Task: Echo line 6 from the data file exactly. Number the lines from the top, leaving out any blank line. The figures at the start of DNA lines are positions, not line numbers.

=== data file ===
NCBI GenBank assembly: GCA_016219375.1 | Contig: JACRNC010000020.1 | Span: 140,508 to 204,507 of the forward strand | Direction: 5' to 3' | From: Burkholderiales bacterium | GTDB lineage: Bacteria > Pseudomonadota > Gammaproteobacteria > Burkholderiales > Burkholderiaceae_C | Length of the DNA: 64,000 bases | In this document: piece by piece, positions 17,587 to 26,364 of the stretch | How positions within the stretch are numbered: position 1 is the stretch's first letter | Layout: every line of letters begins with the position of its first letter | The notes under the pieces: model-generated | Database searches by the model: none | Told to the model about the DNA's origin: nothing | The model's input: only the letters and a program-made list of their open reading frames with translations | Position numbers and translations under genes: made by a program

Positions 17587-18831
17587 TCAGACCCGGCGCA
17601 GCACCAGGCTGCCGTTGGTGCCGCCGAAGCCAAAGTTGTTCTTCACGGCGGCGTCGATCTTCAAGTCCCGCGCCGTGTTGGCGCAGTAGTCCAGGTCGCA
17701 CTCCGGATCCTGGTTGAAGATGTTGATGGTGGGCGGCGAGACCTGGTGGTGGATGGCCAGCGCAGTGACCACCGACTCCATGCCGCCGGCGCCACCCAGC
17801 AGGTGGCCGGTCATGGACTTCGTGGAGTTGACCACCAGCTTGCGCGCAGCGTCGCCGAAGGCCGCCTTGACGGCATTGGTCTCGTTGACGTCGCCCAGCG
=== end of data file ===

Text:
17801 AGGTGGCCGGTCATGGACTTCGTGGAGTTGACCACCAGCTTGCGCGCAGCGTCGCCGAAGGCCGCCTTGACGGCATTGGTCTCGTTGACGTCGCCCAGCG